Ellis County starts redistricting process
First workshop held as committee studies precinct boundary shifts due to population changes
On Wednesday, Oct. 13, the new Ellis County Redistricting Committee held its first workshop at the Historic Courthouse. The committee is comprised of citizen-representatives and is tasked with redrawing the boundaries for each of Ellis County’s four precincts following updated demographic data from the 2020 Census.
“The 2020 Census revealed population imbalance between the precincts,” said County Judge Todd Little, “because some areas have experienced more development than others over the last decade. The Redistricting Committee is working with our legal partners to equalize the precinct populations based on this new census data.”
During the workshop, the committee was presented an overview of relevant redistricting law by an attorney from Bickerstaff Heath Delgado Acosta, LLP, a legal firm that advises local governments on procedural matters. In particular, the committee studied the “one-person, one-vote” principle, the non-discrimination standard of Section 2 of the Voting Rights Act, and case law limitations on the use of race as a factor in efforts to ensure equal representation of every voter.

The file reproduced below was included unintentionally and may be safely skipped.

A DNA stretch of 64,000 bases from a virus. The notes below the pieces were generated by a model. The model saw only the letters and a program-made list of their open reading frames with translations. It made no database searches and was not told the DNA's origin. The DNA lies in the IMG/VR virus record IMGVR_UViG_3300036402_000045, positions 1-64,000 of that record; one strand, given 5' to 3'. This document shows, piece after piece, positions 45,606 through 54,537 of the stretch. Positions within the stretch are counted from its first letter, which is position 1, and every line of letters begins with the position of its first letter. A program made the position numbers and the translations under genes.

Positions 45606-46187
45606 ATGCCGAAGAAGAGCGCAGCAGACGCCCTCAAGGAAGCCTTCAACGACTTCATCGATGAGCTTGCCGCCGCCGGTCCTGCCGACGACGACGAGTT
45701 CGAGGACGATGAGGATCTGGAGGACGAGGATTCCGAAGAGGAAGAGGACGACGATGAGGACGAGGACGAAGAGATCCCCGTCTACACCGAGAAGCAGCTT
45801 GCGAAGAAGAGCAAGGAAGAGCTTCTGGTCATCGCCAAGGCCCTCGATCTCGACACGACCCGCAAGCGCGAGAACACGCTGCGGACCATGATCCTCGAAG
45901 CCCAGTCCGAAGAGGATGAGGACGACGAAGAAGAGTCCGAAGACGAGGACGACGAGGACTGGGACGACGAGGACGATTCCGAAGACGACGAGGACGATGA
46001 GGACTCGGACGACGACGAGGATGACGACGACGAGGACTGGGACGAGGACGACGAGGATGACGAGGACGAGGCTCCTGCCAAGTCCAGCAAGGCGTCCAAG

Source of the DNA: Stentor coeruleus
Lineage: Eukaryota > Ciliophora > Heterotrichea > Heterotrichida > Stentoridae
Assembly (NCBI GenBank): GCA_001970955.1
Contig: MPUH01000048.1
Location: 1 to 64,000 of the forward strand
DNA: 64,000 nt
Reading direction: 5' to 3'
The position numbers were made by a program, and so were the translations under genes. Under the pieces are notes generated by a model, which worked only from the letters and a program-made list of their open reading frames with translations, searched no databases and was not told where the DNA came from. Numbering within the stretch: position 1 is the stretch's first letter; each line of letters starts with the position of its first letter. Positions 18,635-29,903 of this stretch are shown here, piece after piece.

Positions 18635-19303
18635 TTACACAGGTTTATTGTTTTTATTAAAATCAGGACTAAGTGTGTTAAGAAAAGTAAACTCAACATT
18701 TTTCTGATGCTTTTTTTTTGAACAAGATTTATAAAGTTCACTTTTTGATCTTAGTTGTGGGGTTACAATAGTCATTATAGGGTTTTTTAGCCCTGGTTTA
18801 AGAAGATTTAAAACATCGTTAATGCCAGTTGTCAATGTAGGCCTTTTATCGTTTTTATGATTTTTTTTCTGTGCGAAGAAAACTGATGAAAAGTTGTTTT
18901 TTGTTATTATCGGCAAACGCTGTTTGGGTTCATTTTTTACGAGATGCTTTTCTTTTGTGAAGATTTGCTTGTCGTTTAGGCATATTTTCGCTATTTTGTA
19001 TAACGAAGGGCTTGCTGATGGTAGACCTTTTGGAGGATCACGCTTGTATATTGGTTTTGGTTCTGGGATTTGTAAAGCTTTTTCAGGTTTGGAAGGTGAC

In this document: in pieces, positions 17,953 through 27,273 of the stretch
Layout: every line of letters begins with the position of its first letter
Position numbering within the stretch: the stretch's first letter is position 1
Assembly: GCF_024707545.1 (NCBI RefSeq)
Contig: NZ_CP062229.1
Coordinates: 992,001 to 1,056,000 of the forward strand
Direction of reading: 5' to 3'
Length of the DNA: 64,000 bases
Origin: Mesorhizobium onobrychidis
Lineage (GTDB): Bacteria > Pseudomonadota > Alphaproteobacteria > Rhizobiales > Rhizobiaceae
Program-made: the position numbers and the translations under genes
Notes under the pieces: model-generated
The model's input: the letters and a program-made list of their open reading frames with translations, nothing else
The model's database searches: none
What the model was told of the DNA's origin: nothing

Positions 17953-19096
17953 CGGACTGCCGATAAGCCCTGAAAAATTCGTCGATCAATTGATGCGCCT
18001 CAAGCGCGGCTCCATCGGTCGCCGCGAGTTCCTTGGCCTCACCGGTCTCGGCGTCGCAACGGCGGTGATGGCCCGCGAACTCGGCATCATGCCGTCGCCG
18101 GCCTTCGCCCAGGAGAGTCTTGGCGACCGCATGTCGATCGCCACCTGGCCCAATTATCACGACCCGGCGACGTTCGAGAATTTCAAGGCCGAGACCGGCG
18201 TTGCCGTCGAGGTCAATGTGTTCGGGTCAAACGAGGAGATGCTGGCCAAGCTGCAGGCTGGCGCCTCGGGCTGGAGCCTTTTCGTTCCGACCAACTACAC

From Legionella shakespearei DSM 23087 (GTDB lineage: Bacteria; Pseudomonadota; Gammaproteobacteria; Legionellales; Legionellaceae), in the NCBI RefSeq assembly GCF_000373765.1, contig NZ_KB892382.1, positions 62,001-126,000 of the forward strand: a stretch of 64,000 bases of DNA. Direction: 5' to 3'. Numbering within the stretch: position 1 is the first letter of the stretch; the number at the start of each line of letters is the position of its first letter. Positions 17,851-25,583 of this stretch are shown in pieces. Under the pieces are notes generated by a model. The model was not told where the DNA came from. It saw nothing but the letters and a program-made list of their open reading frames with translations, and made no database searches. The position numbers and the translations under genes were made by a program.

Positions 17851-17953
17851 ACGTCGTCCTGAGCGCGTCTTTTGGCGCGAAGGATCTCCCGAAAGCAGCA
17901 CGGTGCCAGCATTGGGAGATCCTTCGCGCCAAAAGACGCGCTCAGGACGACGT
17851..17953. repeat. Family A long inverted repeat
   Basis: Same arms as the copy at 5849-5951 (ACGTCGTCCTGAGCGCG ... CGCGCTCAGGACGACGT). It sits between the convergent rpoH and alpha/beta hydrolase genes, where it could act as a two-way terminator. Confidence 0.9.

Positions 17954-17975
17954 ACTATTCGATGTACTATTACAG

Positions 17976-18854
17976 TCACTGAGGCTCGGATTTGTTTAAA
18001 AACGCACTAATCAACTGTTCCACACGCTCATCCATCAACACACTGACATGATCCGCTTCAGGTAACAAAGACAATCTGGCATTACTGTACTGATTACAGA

In 2013, the U.S. Supreme Court struck down the original requirement of the 1965 Voting Rights Act that southern states obtain federal preclearance of their redistricting plans. After the 2020 Census, this year’s redistricting effort will be the first time in 56 years that Texas jurisdictions will be able to implement major redistricting plans without federal oversight.
Proposed redistricting maps are routinely challenged in court over allegations of disenfranchisement, but Ellis County pre-emptively partnered with the Bickerstaff law firm in April for guidance during the process. The Redistricting Committee represents a broad spectrum of citizens from the county and will work to implement a politically unbiased precinct map.
The Redistricting Committee is scheduled to meet for two more workshops, and it is expected to have its new precinct map complete by Nov. 2. Once the map is complete, the committee will submit it to the Commissioners’ Court for approval. Upon approval, the map will go into effect in 2022.